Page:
Commentary | Viewpoint

Five Keys to Selecting the Right Transportation Consultant

Tags: Transportation Management, Transportation, Third-Party Logistics

Bruce Salter is President, Bruce Salter & Associates, LLC, 678-428-9639

Many companies utilize the services of an outside consulting firm to assist in the management of specific transportation projects. This is a good practice, particularly for shippers that do not currently have employees with the existing experience, knowledge, and expertise to effectively manage these transportation projects in-house.

However, choosing the right transportation consultant can become a difficult, time-consuming, and frustrating process. Here are five keys to assist companies in partnering with the optimal consulting firm:

Assemble a list

Develop a list of several potential consulting firms that are qualified, and can successfully manage your project. Put in the time to do the research on the firms. Ask for a list of past accomplishments that are similar to the general scope of your project, and ask for past clients as references that can actually be contacted.

Determine specific scope for the project

This is critical. Clearly define and communicate the scope of the undertaking to the potential consultant. Obtain a written proposal that meets the scope of your project and details deliverables that align with your project needs and satisfy your expectations.

Delineate project costs and budget

As part of the written proposal from the consulting firms, be sure to request a confirmed cost. Further, be certain to identify any additional costs that may apply such as travel, material, administrative, overhead, etc. And, ask for a defined cost for any mutually agreed upon “scope creep” or extra work, that may arise during the project.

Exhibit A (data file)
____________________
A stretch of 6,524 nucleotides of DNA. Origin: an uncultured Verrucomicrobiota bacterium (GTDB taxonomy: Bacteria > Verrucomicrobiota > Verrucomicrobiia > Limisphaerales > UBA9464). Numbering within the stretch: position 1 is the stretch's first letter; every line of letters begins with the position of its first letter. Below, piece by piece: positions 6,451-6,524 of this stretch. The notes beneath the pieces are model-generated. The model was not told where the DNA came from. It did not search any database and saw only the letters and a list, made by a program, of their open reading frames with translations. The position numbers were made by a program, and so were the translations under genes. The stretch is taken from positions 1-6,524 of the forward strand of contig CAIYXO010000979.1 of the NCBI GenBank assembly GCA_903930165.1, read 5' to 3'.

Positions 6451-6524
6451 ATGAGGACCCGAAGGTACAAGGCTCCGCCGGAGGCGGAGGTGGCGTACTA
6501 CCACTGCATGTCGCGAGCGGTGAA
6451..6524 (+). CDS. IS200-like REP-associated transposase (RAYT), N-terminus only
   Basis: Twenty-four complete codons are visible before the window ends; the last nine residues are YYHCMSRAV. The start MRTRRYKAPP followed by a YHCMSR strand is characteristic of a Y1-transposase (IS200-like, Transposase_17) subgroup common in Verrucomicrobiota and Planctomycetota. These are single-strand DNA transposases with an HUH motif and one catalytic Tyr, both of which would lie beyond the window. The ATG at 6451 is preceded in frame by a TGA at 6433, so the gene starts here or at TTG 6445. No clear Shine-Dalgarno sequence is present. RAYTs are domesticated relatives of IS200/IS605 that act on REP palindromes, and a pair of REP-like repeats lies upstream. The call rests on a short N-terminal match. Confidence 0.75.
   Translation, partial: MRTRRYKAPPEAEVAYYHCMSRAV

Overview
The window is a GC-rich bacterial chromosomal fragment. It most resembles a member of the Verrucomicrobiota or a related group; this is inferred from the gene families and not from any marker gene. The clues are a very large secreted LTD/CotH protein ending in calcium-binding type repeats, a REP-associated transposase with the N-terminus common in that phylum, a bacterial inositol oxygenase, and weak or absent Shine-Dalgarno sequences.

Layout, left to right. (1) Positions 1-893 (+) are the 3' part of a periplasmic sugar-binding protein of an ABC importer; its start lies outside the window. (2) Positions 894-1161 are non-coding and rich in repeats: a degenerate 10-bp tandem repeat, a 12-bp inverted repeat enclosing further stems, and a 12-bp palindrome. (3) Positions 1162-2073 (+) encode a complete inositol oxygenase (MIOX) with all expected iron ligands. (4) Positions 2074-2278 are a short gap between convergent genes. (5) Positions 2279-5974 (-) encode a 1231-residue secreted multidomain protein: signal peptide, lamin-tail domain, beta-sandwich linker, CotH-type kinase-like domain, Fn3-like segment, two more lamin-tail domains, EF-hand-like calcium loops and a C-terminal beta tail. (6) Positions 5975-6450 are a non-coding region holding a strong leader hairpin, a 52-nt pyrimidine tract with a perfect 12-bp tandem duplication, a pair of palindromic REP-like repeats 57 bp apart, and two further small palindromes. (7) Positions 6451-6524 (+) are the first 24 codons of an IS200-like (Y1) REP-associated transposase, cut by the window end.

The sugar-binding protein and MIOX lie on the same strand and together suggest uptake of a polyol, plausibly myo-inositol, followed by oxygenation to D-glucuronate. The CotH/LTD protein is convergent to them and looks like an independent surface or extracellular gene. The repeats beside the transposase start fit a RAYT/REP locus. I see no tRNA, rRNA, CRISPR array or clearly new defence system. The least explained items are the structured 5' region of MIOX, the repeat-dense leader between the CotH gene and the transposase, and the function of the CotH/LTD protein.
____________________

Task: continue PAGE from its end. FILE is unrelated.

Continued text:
Find out who will actually be working on the project

Ask the consulting firm to identify which members of their firm will actually be performing the work, and who will be assigned as the project manager. You want to ensure that the best people in the consulting firm are dedicated to your project, and that the employees assigned to your project have the necessary experience and knowledge, and are capable of successfully performing the project scope.

Pay attention to your comfort level

As is the case in many business-partner selection processes, intangibles such as personal feeling and comfort level come into play as decision criteria. This is even more important when choosing a consultant that will be coming in contact with your employees, your suppliers, and potentially your customers. It is essential that you have a high level of confidence in your consultant, and an open relationship that contains the elements of good communication, respect, and honesty.

If you pay attention to these five key areas, then you ensure the selection of the right transportation consultant, and significantly increase the chances that your specific project will be a success.






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